Byways 101

Part 1: Program Overview

USDI National Park Service – Park Roads And Parkways Program
http://www.nps.gov/transportation

The National Park Service (NPS) is responsible for the planning and maintenance of approximately 8,000 miles of roads located entirely within National Parks, National Monuments and other park units. The NPS does not have a formal scenic byways program, but most park roads are managed as scenic routes, emphasizing scenic values, recreational features, wildlife viewing, cultural and historic features. The NPS has a long tradition of providing scenic overlooks and interpretive services such as visitor centers and wayside exhibits. A number of roads within National Parks have been designated as National Scenic Byways such as the Natchez Trace Parkway National Scenic Byway in Mississippi, Alabama and Tennessee and the Blue Ridge Parkway located in North Carolina and Virginia.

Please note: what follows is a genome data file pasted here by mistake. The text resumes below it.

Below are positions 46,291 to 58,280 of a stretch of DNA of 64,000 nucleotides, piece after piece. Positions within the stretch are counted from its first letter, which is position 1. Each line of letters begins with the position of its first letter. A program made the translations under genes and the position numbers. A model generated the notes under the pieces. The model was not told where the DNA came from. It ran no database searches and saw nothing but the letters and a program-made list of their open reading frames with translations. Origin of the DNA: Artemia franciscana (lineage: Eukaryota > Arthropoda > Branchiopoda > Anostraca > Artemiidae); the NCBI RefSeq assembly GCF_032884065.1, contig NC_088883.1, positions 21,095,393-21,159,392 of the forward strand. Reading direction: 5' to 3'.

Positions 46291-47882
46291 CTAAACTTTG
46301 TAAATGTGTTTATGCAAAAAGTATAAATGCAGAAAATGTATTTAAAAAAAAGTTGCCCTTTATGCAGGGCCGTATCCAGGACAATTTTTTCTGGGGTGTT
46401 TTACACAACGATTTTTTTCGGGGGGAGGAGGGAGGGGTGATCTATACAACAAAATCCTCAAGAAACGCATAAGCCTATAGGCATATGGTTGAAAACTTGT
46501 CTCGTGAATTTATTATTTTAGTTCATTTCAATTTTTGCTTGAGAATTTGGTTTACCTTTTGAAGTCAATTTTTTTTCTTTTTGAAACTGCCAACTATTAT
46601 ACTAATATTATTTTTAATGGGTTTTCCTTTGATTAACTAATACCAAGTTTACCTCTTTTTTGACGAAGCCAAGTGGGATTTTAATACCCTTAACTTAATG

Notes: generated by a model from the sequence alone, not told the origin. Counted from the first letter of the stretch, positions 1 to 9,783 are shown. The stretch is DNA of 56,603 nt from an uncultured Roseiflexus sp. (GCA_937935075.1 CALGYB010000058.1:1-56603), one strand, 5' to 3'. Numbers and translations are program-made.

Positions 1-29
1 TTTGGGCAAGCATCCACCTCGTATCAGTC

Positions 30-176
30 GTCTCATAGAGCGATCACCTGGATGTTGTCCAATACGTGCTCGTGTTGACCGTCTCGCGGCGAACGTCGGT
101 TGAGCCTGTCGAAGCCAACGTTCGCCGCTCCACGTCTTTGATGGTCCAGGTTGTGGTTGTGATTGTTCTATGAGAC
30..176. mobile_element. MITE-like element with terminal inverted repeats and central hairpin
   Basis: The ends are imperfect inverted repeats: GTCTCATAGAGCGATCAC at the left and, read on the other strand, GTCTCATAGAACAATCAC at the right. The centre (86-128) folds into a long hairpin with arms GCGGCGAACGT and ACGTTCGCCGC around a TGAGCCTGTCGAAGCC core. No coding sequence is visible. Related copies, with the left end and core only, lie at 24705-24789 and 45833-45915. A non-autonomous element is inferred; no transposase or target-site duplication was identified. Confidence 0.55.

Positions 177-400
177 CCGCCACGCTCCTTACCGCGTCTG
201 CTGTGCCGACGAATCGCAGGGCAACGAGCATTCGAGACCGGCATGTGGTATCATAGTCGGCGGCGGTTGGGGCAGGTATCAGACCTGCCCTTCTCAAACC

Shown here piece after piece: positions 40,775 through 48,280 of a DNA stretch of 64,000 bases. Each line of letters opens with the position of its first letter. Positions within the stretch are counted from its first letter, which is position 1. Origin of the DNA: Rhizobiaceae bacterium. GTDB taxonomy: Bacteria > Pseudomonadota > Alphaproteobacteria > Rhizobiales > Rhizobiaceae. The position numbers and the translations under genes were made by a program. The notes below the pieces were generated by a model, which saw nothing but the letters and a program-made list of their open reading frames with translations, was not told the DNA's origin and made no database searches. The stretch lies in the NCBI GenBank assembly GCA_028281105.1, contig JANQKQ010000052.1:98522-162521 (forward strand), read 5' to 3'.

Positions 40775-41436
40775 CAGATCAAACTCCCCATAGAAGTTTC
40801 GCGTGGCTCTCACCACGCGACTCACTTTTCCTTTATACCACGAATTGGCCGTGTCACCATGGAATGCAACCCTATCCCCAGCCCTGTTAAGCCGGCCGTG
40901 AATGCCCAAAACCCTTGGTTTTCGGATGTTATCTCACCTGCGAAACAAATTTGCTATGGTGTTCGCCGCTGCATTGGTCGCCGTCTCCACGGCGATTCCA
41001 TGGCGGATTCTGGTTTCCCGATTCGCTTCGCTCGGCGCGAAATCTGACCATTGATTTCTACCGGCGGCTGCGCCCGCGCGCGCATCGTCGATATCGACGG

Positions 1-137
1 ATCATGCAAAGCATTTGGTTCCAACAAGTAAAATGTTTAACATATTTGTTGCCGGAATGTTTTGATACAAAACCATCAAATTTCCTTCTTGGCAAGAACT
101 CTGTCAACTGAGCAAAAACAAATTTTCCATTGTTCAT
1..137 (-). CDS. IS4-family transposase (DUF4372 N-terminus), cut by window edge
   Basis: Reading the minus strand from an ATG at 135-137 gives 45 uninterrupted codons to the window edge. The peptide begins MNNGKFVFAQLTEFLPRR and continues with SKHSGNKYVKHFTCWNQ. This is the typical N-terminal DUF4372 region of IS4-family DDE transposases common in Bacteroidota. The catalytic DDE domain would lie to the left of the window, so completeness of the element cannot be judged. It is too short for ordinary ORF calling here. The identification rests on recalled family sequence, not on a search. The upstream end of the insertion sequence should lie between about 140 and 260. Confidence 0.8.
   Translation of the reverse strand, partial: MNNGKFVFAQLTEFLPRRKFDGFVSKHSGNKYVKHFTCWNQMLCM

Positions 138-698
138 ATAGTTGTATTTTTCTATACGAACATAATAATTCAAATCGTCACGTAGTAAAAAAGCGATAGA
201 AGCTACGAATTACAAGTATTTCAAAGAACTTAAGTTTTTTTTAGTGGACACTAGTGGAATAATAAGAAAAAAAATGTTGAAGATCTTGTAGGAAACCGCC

USDI National Park Service – National Trails System
http://www.nps.gov/nts/index.htm

In addition to its Park Roads and Parkways Program, the National Park Service administers the National Trails System, created by the National Trails System Act of 1968 (http://www.nps.gov/nts/legislation.html). The Act authorizes four categories of trails: national scenic trails; national historic trails; national recreation trails; and connecting (or side) trails. Many of the national scenic and historic trails have extensive overlap with roads designated as America’s Byways. In total, there are 57 crossings in 20 States and 16 congruent routes in 15 States that link to national scenic and historic trails associated with America’s Byways.

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